All about oil ? – repost
The government has got itself into an awful mess over whether, and in what sense, the Iraq venture is a “war for oil’. Brendan Nelson says it is, Peter Costello says it isn’t, and John Howard is equivocal. I thought I’d dig out my thoughts on the topic from April 2003, which are over the fold. There are a couple of minor errors (for example, the US managed to get UN approval for the occupation) but I don’t think they affect the analysis much.
In particular, the first point in my explanation – that the (supposed) right of the US and its allies to run the affairs of a distant part of the world is based on the (supposed) strategic centrality of oil – is, pretty clearly, the claim being made by Nelson and partially endorsed by Howard.
All about oil ? – repost from 2003
While we wait for the fall of Baghdad, and hope that it is as quick and bloodless as possible, it’s hard to think about much else but war. However, I have no idea what will happen next and no capacity to influence it, so I’m going to try to stick to economic aspects of the war for the moment.
Quite a few people have asked me to respond to various scenarios involving the role of the US and euro as competing reserve currencies. Since all these scenarios involve oil, I thought I’d try to clear the ground a bit by discussing the question “Is it all about oil?”.
The crudest (I use the term advisedly) version of a war for oil would be one in which the US seized Iraq’s oilfields and took the oil without paying for it. A more standard imperialist procedure would be to impose a highly unfavorable contract on the defeated government or a puppet government imposed by the conquerors. I don’t think the invasion of Iraq is a war for oil in this sense.
A more subtle idea is that the aim of the war is to expand Iraqi production and thereby drive down the price of oil. This kind of thinking is certainly present among those who pushed the war, but it must be remembered that high oil prices are good for the US oil industry which is obviously influential. So again, I don’t think a plan to drive down oil prices is a major motive for war.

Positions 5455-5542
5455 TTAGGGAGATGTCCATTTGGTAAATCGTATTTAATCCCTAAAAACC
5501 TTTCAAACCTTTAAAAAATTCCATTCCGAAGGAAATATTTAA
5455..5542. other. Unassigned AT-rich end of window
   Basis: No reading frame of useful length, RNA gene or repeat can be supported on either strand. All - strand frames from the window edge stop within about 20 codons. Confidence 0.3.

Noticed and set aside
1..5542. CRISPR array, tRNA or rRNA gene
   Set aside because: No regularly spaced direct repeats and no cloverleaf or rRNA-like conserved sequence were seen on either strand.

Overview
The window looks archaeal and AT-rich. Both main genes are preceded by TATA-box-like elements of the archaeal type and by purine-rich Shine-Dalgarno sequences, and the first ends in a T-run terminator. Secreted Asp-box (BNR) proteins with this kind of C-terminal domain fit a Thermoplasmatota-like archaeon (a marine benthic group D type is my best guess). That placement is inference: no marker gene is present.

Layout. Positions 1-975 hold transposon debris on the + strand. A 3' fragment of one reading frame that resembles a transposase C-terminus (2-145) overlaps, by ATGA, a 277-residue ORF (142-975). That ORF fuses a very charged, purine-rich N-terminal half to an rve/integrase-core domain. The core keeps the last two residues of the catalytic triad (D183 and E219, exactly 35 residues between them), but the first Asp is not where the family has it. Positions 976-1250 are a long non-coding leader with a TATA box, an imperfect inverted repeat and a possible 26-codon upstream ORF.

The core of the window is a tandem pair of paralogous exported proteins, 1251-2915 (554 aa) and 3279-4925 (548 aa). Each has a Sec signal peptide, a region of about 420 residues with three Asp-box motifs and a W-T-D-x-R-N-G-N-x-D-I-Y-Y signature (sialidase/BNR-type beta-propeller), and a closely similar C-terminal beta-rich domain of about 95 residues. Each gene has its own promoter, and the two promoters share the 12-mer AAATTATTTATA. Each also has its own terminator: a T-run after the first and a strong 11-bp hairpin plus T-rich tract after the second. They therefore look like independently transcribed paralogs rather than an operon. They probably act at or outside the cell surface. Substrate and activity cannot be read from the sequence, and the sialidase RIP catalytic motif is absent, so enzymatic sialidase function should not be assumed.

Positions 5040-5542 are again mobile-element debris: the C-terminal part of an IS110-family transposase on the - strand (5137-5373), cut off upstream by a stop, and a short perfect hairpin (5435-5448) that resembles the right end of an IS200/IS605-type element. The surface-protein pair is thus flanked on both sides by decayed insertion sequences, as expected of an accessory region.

There are however, several senses in which it is ‘all about oil’. First, the idea that the US (and to a lesser extent the UK) should have a big say in the way the Middle East is run is based on the assumption that oil reserves are crucial. There’s a nasty dictatorship in Burma, but don’t expect to see the Marines there any time soon.
Second, although the US oil industry as a whole has no interest in overthrowing Saddam, companies that supply oil industry services, like Halliburton and Brown and Root stand to do very well out of things, and have already grabbed the most lucrative jobs in the putative reconstruction.
Third, and most importantly, the logic of the postwar outcome ensures that it will be about oil to a large extent. It looks certain that the immediate outcome of the war will be US military rule which is illegal in terms of international law – having purportedly invaded to uphold UN resolutions, the US & UK have no grounds for resisting UN control of Iraq, but this is evidently unthinkable.
Hence, the only legal way to deal with the oil would be to leave all the earnings with the UN either to buy food and medicine or in trust for some democratically elected Iraqi government in the future. But that would leave the US footing the bill for reconstruction, and this is not going to happen – there is hardly any money allocated for it and the US is deeply in deficit. Nor is there any serious prospect of internationally supervised democratic elections in the next year or two
Hence, sometime shortly after the war, either the US or a puppet government imposed by the US military will assert ownership of the oil by right of conquest and will use it to start paying the bills for reconstruction, most of which will go to US contractors. This isn’t exactly the same as pumping out the oil and shipping it back to the US without payment, but I don’t think that the difference will impress the rest of the world.